Wednesday, 25 May 2011

Human Population Growth and Evolution

From Daily Galaxy: Hyper Evolution -- Human Population Growth is Accelerating Species Change
In a fascinating discovery that counters a common theory that human evolution has slowed to a crawl or even stopped in modern humans, a study examining data from an international genomics project describes the past 40,000 years as a time of supercharged evolutionary change, driven by exponential population growth and cultural shifts.
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A team led by University of Wisconsin-Madison anthropologist John Hawks estimated that positive selection just in the past 5,000 years alone -- dating back to the Stone Age -- has occurred at a rate roughly 100 times higher than any other period of human evolution. Many of the new genetic adjustments are occurring around changes in the human diet brought on by the advent of agriculture, and resistance to epidemic diseases that became major killers after the growth of human civilizations.
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In a fascinating discovery that counters a common theory that human evolution has slowed to a crawl or even stopped in modern humans, a study examining data from an international genomics project describes the past 40,000 years as a time of supercharged evolutionary change, driven by exponential population growth and cultural shifts.
...
A team led by University of Wisconsin-Madison anthropologist John Hawks estimated that positive selection just in the past 5,000 years alone -- dating back to the Stone Age -- has occurred at a rate roughly 100 times higher than any other period of human evolution. Many of the new genetic adjustments are occurring around changes in the human diet brought on by the advent of agriculture, and resistance to epidemic diseases that became major killers after the growth of human civilizations.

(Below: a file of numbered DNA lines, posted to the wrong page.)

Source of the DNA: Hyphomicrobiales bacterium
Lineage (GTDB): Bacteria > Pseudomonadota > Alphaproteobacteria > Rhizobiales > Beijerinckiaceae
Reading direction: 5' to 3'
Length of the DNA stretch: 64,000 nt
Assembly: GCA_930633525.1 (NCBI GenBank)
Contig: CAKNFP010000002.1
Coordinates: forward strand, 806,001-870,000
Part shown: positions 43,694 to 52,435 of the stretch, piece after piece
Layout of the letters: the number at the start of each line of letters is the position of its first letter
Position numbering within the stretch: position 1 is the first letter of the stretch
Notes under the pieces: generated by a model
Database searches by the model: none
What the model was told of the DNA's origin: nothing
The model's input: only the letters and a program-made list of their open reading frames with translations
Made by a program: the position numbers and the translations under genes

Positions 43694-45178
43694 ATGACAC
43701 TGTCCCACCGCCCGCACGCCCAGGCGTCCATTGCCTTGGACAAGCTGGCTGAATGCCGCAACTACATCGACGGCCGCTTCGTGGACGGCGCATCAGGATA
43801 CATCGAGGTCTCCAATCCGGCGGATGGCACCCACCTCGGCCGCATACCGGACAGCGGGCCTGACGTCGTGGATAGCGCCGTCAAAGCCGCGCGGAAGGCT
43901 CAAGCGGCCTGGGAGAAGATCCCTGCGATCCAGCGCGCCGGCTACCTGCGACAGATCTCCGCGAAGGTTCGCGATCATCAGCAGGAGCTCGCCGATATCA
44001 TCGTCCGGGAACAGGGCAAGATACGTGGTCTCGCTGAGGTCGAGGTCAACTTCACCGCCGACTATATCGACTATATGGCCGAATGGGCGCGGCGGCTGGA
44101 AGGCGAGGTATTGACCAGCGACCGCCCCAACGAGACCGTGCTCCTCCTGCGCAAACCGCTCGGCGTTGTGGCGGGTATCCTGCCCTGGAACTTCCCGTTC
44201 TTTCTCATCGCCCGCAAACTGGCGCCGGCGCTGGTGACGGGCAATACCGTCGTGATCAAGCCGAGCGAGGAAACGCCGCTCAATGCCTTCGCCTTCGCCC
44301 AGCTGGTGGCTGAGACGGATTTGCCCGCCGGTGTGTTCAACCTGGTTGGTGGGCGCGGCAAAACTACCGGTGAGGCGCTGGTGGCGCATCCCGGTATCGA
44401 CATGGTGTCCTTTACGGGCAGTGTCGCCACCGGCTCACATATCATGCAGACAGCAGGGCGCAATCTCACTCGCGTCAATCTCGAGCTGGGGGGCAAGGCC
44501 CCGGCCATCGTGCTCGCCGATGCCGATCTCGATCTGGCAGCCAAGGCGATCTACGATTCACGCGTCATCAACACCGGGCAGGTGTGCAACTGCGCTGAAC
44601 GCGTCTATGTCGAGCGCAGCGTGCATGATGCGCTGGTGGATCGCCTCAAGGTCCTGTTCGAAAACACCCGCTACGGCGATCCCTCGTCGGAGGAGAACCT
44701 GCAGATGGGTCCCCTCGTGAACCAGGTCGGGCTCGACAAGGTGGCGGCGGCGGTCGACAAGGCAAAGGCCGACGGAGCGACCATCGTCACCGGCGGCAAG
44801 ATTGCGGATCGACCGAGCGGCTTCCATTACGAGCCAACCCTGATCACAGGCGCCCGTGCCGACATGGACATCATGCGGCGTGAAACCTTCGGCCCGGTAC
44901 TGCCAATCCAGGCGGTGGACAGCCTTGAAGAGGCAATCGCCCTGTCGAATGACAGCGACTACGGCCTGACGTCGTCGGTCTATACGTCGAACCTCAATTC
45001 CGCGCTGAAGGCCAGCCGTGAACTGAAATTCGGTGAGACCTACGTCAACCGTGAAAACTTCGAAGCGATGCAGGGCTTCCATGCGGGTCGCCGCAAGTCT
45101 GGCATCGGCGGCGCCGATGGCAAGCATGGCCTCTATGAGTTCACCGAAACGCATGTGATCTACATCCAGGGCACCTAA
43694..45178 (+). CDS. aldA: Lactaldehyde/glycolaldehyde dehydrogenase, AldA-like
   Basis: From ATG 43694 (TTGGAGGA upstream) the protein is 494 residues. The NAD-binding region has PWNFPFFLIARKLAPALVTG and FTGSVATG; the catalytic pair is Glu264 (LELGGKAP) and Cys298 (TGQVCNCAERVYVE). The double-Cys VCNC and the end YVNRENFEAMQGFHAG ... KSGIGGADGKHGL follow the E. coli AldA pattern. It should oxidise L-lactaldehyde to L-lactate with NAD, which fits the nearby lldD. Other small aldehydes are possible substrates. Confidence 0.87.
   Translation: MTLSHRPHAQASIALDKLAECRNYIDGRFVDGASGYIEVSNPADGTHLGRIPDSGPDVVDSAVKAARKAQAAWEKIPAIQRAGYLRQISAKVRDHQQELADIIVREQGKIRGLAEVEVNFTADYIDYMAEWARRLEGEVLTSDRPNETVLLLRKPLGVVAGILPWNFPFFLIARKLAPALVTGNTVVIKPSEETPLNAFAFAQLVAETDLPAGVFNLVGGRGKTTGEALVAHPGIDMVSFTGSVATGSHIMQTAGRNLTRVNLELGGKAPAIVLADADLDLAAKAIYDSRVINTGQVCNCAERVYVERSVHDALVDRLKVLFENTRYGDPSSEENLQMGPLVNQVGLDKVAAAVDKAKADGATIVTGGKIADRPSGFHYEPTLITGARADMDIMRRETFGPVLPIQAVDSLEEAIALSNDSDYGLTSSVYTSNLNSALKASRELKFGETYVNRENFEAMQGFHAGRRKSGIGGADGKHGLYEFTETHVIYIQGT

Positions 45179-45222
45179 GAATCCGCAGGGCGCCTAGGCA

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The human population has grown from a few million people 10,000 years ago to about 200 million people at A.D. 0, to 600 million people in the year 1700, to more than 6.5 billion today. Prior to these times, the population was so small for so long that positive selection occurred at a glacial pace, Hawks says.

"What's really amazing about humans," Hawks continued, "that is not true with most other species, is that for a long time we were just a little ape species in one corner of Africa, and weren't genetically sampling anything like the potential we have now."

"Five thousand years is such a small sliver of time -- it's 100 to 200 generations ago. That's how long it's been since some of these genes originated, and today they are in 30 or 40 percent of people because they've had such an advantage. It's like 'invasion of the body snatchers.'"
What drives the pace of evolution? Strong, and relatively rapidly changing environmental factors that will heavily benefit one genetic group over another. Speciation is driven by having isolated groups, but evolutionary change within a species is driven by having a large population size, with good communications to propagate advantageous mutations to a large part of the population.

Even non-beneficial mutations can propagate rapidly under those conditions, as long as they confer no disadvantage: Consider, 12,000 years ago, no-one had blue eyes - and apart from a few in one corner of the world, no-one could digest raw milk after childhood.

Of course, change isn't always advancement.

3 comments:

Hazumu Osaragi said...

When I was younger I read "Search the Sky" by Fred Pohl and C. M. Kornbluth. Same idea, stupid begets stupid. What scares me is that the stupid also have a fetish for fecundity, hence the attempt to criminalize contraception and abortion, and make rape the woman's fault.

XXYGuru said...

So who invented the theory of evolution slowing down? Never heard of it myself.

Chris Phoenix said...

Isolation isn't necessary for speciation. A species can specialize for two different kinds of food, then develop two phenotypes to the point that it's better to breed with your own phenotype...

At that point, though still inter-fertile, they may diverge rapidly.

Evolution is cool.